Effect of zinc supplementation on vitamin status of middle-aged and older European adults: the ZENITH study

F Intorre, A Polito, M Andriollo-Sanchez, E Azzini, A Raguzzini, E Toti, M Zaccaria, G Catasta, N Meunier, V Ducros, JM O'Connor, C Coudray, AM Roussel, G Maiani

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19 Citations (Scopus)


Objective: To assess the effects of zinc supplementation on vitamin status in middle-aged and older volunteers. Subjects/Methods: Three hundred and eighty-seven healthy middle-aged (55-70 years) and older (70-85 years) men and women, randomly allocated to three groups to receive 15 or 30 mg Zn/day or placebo for 6 months. Dietary intake was assessed by means of a validated 4-day recall record. Fasting blood samples were simultaneously analysed for levels of plasma retinol and alpha-tocopherol by high-performance liquid chromatography. Erythrocyte folates were measured by a competitive immunoassay with direct chemiluminescence detection on an automatized immunoanalyser. Biochemical measurements were performed at baseline and after 3 and 6 months of zinc supplementation. Results: Plasma vitamin A levels were significantly increased proportionally with zinc dose and period of treatment, particularly at 6 months (for 15 mg Zn/day, P<0.05; for 30 mg Zn/day, P<0.0001); no significant changes were observed in the placebo group. There was no effect of zinc supplementation on vitamin E/cholesterol ratio and erythrocyte folates. Conclusions: Our results show that a long-term zinc supplementation increases plasma vitamin A levels in middle-aged and older people of similar characteristics to those involved in this study. Moreover, supplementation influences serum zinc levels but does not affect erythrocyte zinc concentration and both plasma vitamin E and erythrocyte folate status.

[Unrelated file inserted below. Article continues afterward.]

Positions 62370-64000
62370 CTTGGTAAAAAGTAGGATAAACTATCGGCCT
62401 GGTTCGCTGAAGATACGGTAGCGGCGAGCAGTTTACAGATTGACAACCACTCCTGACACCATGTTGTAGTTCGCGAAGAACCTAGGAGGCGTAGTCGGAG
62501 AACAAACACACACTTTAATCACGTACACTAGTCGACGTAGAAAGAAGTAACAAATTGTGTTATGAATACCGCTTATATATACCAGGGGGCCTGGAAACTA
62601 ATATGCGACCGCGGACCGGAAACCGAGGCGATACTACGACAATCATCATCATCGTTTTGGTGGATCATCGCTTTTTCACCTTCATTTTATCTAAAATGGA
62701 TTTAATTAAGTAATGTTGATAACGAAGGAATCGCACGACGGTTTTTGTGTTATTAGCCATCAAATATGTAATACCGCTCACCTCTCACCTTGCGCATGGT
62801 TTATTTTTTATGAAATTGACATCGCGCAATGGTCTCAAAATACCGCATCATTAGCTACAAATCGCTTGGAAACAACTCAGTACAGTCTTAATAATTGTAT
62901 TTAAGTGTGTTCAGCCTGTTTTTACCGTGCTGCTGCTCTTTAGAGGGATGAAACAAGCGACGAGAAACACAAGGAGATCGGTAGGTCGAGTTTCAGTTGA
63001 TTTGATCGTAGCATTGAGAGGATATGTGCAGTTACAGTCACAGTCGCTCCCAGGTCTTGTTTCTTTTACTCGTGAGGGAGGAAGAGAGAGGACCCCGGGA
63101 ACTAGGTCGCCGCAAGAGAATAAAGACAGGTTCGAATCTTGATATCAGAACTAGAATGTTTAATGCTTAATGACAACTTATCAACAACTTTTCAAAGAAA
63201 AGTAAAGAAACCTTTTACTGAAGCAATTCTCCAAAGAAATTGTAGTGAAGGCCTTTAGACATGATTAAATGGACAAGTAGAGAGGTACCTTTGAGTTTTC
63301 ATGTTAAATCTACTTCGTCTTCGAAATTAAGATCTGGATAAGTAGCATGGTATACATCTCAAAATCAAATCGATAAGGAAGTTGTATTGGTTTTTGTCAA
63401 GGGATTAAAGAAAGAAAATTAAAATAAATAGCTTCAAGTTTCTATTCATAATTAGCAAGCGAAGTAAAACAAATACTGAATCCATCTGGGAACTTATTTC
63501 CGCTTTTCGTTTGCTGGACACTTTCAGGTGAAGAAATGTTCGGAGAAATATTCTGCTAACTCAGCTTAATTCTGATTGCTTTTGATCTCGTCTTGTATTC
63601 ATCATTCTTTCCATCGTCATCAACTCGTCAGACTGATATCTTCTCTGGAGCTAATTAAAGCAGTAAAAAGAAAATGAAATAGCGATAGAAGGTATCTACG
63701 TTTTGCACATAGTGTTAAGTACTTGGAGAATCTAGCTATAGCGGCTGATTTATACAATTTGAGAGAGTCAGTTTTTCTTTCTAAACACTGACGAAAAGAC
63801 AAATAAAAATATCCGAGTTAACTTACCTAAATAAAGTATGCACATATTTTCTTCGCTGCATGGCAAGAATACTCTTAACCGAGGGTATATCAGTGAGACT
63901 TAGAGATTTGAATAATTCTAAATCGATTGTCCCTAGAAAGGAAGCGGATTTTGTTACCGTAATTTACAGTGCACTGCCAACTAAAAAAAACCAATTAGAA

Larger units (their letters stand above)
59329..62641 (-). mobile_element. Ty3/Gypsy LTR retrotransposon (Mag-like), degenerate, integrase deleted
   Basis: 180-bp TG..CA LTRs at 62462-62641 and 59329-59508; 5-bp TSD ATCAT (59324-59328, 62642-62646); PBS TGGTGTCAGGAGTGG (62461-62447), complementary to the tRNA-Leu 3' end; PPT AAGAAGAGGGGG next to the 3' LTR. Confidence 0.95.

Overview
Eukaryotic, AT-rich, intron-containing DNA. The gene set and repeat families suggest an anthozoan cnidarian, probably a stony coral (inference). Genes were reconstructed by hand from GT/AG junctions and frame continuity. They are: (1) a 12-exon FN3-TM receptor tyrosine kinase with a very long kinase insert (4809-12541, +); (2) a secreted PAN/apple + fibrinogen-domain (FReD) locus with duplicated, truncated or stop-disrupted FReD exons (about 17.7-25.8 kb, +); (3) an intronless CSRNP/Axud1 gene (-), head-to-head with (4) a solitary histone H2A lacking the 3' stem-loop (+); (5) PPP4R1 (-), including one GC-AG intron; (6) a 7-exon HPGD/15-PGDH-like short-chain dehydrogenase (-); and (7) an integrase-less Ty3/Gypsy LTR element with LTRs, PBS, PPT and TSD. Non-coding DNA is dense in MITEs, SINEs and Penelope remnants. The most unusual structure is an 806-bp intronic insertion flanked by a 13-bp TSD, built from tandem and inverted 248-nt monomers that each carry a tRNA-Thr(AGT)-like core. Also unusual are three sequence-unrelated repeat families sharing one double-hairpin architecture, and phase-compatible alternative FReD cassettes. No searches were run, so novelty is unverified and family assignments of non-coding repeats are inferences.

Original languageEnglish
Pages (from-to)1215-1223
JournalEuropean Journal of Clinical Nutrition
Issue number10
Publication statusPublished (in print/issue) - Oct 2008


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